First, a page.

Review: A Small Light


Maroon Staff

“A Small Light” covers the story of Anne Frank from a different perspective.

Ava Schnipper

Earlier this month, National Geographic released a television series highlighting the story of Anne Frank’s family. (For those who do not know, the Franks were a Jewish family who lived in Amsterdam and went into hiding during the Holocaust to avoid getting arrested and sent to a concentration camp). Anne Frank was a teenager when she and her family went into hiding. She spent her time writing about her thoughts and experiences, and when she died, her father discovered her diary and published it so that the world could read about the struggles that people faced during this time on a more personal level.

Though many think of the Franks’ story from Anne’s perspective, the new show, “A Small Light,” takes place from the perspective of Miep Gies, a friend and secretary to Otto Frank who helped hide them. As the show progresses, the viewer begins to see how Gies and her husband, Jan Gies, made countless sacrifices to help Jews and other people who were a target of the Nazis find a place to live or escape.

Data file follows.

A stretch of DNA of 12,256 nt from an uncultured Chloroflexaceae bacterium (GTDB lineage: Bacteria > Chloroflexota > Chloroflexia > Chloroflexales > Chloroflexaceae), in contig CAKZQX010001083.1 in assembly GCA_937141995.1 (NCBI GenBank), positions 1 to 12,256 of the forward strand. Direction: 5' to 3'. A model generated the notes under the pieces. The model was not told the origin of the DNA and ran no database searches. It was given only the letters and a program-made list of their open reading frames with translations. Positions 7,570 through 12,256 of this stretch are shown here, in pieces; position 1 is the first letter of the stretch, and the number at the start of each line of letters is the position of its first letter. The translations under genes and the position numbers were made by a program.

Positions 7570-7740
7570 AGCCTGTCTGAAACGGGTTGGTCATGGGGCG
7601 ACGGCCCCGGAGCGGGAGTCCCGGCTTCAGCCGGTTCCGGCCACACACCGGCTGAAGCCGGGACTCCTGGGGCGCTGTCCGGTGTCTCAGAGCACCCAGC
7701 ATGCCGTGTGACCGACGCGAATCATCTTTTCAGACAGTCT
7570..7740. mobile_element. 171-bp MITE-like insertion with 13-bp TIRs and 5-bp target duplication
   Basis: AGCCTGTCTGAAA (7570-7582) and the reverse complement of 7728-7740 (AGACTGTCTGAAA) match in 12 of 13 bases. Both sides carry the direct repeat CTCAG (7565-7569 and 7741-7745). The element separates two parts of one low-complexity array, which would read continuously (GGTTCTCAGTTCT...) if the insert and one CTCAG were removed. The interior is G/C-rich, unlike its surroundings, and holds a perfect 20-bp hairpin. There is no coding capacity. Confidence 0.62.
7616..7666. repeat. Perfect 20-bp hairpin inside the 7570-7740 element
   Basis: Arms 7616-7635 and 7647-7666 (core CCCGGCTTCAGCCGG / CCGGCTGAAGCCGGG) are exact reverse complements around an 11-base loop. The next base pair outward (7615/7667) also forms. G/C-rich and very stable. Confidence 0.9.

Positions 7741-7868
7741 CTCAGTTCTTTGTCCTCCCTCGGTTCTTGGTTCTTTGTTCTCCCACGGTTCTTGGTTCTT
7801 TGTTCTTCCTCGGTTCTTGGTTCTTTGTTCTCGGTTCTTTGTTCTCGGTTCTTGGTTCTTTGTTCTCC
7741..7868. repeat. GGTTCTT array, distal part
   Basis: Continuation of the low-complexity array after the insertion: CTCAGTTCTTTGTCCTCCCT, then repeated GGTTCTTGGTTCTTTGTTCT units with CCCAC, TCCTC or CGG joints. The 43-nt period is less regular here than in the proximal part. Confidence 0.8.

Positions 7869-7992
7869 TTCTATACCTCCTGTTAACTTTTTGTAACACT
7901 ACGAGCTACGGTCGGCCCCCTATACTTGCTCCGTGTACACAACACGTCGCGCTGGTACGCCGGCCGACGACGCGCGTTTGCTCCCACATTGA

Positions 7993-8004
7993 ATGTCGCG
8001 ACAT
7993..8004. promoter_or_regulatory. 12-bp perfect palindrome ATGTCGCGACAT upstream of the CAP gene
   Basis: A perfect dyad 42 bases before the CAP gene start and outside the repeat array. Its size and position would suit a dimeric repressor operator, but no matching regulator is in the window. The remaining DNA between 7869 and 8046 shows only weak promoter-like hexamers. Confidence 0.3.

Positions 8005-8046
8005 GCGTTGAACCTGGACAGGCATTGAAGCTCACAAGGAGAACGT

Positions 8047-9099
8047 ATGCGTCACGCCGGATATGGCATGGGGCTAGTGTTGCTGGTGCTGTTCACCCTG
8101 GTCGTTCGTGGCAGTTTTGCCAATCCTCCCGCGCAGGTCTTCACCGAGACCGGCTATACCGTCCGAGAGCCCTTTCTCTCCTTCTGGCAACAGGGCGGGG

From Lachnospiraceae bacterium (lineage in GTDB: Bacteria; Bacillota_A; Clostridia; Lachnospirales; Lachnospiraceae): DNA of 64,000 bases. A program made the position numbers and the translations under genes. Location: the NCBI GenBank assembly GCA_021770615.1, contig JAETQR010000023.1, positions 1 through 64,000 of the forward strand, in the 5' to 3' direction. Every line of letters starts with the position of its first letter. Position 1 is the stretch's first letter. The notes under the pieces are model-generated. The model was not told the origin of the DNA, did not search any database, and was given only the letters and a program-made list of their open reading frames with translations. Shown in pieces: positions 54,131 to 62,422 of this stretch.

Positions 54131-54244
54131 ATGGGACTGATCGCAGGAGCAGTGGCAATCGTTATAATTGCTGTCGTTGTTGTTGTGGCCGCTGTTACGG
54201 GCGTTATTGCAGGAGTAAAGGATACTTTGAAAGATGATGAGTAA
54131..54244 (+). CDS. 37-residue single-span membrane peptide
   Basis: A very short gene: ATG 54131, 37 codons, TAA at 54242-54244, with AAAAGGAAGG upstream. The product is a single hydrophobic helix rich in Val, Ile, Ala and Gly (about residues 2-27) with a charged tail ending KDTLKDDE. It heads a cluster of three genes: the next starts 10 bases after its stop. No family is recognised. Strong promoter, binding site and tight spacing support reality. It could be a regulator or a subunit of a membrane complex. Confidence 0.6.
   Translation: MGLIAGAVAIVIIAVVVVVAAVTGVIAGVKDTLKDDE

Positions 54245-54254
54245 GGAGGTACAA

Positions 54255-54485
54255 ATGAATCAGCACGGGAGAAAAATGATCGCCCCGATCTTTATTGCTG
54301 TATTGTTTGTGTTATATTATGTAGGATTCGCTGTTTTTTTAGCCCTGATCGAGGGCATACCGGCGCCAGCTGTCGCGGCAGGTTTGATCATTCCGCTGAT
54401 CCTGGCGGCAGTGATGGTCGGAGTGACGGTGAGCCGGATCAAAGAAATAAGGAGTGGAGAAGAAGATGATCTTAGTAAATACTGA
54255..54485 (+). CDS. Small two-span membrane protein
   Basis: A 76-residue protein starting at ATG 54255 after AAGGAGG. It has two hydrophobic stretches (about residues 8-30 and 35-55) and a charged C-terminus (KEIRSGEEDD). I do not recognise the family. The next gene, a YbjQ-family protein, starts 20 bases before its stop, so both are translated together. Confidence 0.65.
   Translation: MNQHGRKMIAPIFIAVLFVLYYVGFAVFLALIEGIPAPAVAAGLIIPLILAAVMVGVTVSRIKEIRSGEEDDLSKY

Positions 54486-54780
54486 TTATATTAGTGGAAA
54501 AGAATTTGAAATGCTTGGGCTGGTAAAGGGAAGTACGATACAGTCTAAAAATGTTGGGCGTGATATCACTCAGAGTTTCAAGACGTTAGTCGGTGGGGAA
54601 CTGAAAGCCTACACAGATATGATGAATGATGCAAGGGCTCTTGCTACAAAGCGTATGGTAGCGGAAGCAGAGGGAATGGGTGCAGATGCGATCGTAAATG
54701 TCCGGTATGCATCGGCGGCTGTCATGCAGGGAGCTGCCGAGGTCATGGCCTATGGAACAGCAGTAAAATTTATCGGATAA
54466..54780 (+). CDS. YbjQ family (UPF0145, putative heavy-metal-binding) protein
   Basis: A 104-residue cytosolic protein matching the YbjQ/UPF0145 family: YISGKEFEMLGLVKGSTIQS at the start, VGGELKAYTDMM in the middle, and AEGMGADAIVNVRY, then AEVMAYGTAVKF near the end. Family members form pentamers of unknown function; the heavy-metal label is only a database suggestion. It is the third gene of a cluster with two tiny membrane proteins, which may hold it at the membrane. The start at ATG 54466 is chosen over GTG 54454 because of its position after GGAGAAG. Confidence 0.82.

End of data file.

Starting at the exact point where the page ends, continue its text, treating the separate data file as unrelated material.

Not only does the show highlight what Gies, her husband, and friends did to help Jews, but it also shows the way that the society in Europe shifted because of the war that was going on. For example, it would be reported if someone bought a substantial amount of food, because that might indicate that they were hiding Jews. In addition, there were some businesses that would confidentially take Jews to a hiding place, and they would help people by having a code, or some other secret message that Jews could deliver in order to ask for help. Additionally, Jewish men were forced to wear suits that had a Star of David on them that said “Jew,” so that people could distinguish between them in a crowd. Finally, Jews would sometimes be attacked in public for going somewhere that was not in a Jewish neighborhood, and they were given a curfew simply for being Jewish.

Another reason why the show is so special is that it emphasizes the fact that ordinary people went to extraordinary lengths to help others. “A Small Light” demonstrates selflessness, and it does so in such a way that is humorous, emotional, and relatable. As the real-life Miep Gies said, “No one should ever think you have to be special to help others. Even an ordinary secretary or a housewife or a teenager can, in their own way, turn on a small light in a dark room.”